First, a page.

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MISSION IMPOSSIBLE: DRIVING DOWNTOWN

Photo by Launce Rake
Photo by Launce Rake
Photo by Launce Rake
Photo by Launce Rake
Photo by Launce Rake
Photo by Launce Rake
Photo by Launce Rake
Photo by Launce Rake
Photo by Launce Rake
Photo by Launce Rake
Downtown business owner Andres Ramirez laments the impact road construction is having on his work. Photo by Launce Rake.
Downtown business owner Andres Ramirez laments the impact road construction is having on his work. Photo by Launce Rake.

Call it the Downtown Slalom.

Like a downhill skier, drivers in and around downtown Las Vegas have to swing left, swing right and navigate a bewildering maze of closed streets, blocked lanes and seemingly omnipresent bright orange traffic cones that sprout from the asphalt overnight.

Often, the blocked streets and traffic cones don’t seem to serve any function other than, well, impeding traffic.

Driving downtown, you see signs of blocked lanes on Main Street, Ogden Avenue, First Street, Fourth Street, Sixth Street, Seventh Street, Ninth Street, 10th Street, Casino Center Boulevard, Bonneville Avenue, Garces Avenue, Gass Avenue, Maryland Parkway and the region’s most important commercial artery, Las Vegas Boulevard. (We do not in any way suggest that this is a comprehensive listing.)

Not all the downtown streets are blocked for road changes; some are blocked to give room for workers on properties targeted by Tony Hsieh’s Downtown Project. But add the Downtown Project to roadway work, and you’ve got a mess.

At times, some businesses have been completely marooned on islands amid a sea of construction. Andres Ramirez is the boss at Ramirez Group, a public-affairs and marketing company in the legal district, on 7th Street.

“It has impacted our business,” Ramirez said recently. Early in September, workers tore up both Bonneville and Clark Avenue, effectively sealing off his business from any would-be customers.

“For a few days, they completely blocked us out,” he said. “There was no way of physically driving to our office.”

He complained to the city and to the contractor, the ubiquitous Las Vegas Paving Co., and got some relief.

Bonneville, though, has been an ongoing headache for Ramirez and his office neighbors since January. The asphalt has been removed, but visits throughout the third week of September found little or no trace of work on the closed-off road.

The work on Bonneville was temporarily halted because of recent rains, said city spokeswoman Diana Paul, and the denuded roadway had to dry out before reconstruction.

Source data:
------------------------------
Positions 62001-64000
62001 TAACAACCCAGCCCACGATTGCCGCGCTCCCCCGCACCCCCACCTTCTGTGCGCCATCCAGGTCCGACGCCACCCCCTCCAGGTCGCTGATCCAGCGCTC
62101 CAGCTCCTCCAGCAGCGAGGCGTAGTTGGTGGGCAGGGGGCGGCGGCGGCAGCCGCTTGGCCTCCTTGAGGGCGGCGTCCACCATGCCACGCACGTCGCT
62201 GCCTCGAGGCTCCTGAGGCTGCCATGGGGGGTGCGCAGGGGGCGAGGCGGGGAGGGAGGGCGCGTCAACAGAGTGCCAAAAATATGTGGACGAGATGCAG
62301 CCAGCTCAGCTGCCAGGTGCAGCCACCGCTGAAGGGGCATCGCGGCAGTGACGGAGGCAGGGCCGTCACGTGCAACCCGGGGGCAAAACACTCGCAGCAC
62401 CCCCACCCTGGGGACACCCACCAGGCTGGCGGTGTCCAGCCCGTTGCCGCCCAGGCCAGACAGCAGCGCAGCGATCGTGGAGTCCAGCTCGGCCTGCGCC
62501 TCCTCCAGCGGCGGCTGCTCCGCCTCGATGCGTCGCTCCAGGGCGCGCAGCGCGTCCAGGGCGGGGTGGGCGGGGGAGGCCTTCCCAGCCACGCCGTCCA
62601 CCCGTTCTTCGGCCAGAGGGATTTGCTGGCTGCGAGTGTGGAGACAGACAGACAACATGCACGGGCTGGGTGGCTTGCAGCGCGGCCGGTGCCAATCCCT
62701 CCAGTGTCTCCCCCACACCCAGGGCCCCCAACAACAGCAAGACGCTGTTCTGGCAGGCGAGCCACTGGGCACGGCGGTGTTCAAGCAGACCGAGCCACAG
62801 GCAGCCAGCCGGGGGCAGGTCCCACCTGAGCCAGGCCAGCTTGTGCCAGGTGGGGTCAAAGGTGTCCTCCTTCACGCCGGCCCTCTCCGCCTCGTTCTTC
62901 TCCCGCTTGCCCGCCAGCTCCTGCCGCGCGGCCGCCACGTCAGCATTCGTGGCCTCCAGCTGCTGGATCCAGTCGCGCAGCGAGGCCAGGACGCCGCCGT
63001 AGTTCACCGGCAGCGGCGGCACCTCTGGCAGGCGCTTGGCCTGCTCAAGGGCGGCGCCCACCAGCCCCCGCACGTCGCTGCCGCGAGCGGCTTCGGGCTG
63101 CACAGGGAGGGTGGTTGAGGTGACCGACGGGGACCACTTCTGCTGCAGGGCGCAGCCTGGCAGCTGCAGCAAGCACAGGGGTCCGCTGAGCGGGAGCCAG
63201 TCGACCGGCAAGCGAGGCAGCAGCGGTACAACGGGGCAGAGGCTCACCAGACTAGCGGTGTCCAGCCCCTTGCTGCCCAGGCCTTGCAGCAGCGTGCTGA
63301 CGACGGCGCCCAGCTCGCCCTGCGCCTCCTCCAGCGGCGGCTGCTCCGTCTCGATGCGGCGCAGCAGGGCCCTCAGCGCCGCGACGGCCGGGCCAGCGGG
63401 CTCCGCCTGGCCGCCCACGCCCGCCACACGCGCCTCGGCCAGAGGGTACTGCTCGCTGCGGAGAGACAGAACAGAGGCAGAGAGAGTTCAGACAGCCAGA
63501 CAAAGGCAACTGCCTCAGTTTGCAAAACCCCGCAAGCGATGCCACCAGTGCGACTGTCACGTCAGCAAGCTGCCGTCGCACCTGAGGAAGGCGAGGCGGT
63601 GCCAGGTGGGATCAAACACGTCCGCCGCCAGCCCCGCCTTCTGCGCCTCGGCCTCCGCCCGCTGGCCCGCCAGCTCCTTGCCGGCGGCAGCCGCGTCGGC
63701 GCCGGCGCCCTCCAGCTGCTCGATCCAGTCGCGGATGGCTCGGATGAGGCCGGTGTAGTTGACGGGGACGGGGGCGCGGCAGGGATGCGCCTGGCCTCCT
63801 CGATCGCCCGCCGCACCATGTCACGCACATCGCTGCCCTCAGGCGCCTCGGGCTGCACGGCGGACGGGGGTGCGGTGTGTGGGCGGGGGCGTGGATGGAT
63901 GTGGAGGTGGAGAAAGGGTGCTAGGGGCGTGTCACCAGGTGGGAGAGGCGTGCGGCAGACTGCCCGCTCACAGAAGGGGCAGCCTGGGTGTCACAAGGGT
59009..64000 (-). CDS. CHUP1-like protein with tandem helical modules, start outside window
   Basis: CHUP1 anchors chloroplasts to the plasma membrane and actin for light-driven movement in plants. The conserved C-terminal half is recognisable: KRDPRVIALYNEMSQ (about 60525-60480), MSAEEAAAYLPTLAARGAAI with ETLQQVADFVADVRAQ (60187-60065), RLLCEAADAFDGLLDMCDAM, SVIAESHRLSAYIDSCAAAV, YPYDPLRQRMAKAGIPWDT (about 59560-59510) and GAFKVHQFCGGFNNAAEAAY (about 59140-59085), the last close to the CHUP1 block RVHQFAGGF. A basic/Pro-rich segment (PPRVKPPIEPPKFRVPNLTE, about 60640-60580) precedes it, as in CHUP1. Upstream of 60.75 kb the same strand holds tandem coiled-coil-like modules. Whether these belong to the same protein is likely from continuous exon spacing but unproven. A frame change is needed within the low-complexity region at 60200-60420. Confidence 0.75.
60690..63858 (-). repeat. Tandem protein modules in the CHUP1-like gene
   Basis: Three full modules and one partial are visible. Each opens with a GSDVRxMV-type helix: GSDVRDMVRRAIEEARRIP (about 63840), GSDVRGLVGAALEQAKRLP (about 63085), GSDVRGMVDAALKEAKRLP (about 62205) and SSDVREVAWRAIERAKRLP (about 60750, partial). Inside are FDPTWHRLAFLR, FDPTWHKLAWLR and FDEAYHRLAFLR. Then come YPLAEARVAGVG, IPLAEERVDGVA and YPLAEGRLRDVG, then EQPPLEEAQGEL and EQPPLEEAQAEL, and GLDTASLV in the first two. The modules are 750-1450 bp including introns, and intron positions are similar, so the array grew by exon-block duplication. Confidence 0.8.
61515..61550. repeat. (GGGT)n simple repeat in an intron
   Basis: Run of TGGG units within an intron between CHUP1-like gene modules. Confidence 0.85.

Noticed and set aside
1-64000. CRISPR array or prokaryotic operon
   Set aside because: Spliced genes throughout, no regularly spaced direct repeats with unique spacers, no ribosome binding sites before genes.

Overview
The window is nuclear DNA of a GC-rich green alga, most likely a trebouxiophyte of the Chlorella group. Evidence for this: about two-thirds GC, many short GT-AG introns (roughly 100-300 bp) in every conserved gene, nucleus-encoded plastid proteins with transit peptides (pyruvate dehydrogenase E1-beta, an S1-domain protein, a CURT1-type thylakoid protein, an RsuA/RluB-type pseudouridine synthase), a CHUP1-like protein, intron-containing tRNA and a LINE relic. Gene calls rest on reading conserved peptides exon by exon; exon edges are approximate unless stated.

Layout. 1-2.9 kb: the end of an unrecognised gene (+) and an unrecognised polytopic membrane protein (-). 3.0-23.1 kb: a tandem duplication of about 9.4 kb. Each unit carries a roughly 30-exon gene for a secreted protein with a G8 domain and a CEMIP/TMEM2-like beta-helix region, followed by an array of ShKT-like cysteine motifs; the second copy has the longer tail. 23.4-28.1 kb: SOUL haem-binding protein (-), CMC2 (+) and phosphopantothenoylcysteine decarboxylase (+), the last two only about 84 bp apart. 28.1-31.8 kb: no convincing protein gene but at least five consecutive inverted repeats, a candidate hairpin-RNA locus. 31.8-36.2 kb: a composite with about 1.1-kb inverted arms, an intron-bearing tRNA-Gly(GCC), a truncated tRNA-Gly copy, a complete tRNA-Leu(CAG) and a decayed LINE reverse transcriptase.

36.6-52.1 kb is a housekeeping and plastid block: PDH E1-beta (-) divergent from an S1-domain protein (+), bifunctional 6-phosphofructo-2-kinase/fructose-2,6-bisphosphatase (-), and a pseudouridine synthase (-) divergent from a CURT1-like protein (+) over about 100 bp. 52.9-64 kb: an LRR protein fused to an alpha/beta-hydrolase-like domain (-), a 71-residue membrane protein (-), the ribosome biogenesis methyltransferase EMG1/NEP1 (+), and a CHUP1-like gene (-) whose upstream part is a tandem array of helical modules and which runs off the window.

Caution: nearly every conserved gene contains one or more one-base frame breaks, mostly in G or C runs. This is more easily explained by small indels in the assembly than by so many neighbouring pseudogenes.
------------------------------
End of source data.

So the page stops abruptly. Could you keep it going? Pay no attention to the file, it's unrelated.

“Bonneville is currently closed from Las Vegas Boulevard to Maryland Parkway,” she said. There’s north-south access on Sixth, Seventh and Eighth streets, but no cross access from Ninth to 11th.

The good news for downtown businesses is that paving on Bonneville from Seventh to Las Vegas Boulevard should be complete in two to three weeks, Paul said.

But not before another headache. Las Vegas Boulevard will close to traffic from Garces to Clark this weekend, beginning at 8 p.m. Friday night and going until Monday. The contractor will replace the asphalt on the entire roadway.

Paul said the city has contracts for about $26 million in downtown road work, including $9 million that is slated to begin soon.

“It’s nice to do improvements, but we’re going to be shut down for three days,” said Rich Burgel, boss at Las Vegas Antiques on Las Vegas Boulevard and Bonneville. The store has a mixture of pop-culture and Las Vegas-specific mementos and souvenirs from the founding of the city to the present, and is popular with many visitors who are coming to see the television stars at Gold and Silver Pawn Shop a block south.

Burgel said that his business has been cut in half by the road construction around the store.

“It’s crazy. I don’t know what they’re doing. The streets were fine,” he said. “They don’t realize the impact they have on a small business, and it just kills us.”

Changes in bus routes and weekend parades events that shut down Las Vegas Boulevard haven’t helped any, Burgel said.

“If it’s not the road construction, every weekend there’s a Walk for Life or a parade or something,” he said.

And everywhere you look downtown, there are bright orange cones. There are cones where there is construction, there are cones where there is no construction. There are cones on sidewalks, on roadways, in empty lots. There are cones on Las Vegas Boulevard and on all the side streets. There are cones atop cones.

“The cones,” Burgel said with a hint of horror. “They’re everywhere! That’s our state bush.”